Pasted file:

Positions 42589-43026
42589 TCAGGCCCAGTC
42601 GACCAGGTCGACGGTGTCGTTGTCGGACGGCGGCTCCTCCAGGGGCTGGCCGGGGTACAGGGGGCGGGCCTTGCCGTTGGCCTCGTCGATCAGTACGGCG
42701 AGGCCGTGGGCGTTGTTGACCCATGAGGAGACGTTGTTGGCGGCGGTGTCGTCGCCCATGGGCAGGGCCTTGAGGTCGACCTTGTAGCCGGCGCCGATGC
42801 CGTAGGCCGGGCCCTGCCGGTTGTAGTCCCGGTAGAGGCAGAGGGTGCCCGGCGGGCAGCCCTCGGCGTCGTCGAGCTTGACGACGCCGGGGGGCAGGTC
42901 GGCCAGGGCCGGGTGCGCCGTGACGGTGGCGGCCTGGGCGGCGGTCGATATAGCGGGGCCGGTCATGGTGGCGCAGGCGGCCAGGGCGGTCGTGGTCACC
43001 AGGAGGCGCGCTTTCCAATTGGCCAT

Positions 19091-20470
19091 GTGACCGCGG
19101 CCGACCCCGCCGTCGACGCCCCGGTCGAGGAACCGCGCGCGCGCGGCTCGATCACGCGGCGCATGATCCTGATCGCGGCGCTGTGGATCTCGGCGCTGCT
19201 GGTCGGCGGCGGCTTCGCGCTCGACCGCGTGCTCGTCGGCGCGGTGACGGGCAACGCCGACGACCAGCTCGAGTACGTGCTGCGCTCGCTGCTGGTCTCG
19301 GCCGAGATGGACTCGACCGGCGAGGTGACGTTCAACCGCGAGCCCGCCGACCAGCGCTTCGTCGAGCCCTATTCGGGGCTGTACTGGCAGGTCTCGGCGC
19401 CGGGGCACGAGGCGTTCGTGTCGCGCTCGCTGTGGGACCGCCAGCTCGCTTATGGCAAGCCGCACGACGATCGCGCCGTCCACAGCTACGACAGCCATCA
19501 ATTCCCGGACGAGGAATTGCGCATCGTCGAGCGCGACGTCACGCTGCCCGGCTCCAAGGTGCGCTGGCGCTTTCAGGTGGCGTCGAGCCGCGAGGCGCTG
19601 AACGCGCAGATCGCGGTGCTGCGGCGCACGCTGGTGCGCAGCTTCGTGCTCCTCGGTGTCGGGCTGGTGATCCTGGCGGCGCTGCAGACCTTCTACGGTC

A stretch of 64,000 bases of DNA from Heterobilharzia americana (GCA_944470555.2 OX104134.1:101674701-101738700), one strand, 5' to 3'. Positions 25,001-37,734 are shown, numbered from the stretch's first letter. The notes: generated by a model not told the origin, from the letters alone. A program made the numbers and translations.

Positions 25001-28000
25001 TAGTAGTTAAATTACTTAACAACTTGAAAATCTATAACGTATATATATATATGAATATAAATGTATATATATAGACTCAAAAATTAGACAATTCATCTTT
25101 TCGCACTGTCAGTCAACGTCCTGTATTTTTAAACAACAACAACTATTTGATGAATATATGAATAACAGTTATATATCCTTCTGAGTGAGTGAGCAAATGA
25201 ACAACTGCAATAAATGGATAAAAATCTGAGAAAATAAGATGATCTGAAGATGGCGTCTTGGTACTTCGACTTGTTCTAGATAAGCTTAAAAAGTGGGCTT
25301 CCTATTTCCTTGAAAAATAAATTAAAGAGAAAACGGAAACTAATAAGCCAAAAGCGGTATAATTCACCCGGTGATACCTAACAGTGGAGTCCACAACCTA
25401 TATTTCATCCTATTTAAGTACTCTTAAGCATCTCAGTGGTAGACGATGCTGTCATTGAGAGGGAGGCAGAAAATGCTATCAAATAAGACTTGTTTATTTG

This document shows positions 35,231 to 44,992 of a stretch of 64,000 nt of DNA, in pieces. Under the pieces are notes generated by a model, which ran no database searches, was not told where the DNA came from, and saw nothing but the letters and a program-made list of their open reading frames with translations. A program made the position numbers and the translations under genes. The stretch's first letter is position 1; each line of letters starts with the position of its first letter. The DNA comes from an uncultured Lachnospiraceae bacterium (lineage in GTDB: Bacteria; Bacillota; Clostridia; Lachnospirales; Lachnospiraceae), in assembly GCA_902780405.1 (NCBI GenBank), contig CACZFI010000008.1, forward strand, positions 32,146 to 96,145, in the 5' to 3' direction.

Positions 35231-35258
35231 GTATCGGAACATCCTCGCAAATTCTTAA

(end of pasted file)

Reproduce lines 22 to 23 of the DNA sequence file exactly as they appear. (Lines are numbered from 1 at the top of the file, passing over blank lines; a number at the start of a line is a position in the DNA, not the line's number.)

25401 TATTTCATCCTATTTAAGTACTCTTAAGCATCTCAGTGGTAGACGATGCTGTCATTGAGAGGGAGGCAGAAAATGCTATCAAATAAGACTTGTTTATTTG

This document shows positions 35,231 to 44,992 of a stretch of 64,000 nt of DNA, in pieces. Under the pieces are notes generated by a model, which ran no database searches, was not told where the DNA came from, and saw nothing but the letters and a program-made list of their open reading frames with translations. A program made the position numbers and the translations under genes. The stretch's first letter is position 1; each line of letters starts with the position of its first letter. The DNA comes from an uncultured Lachnospiraceae bacterium (lineage in GTDB: Bacteria; Bacillota; Clostridia; Lachnospirales; Lachnospiraceae), in assembly GCA_902780405.1 (NCBI GenBank), contig CACZFI010000008.1, forward strand, positions 32,146 to 96,145, in the 5' to 3' direction.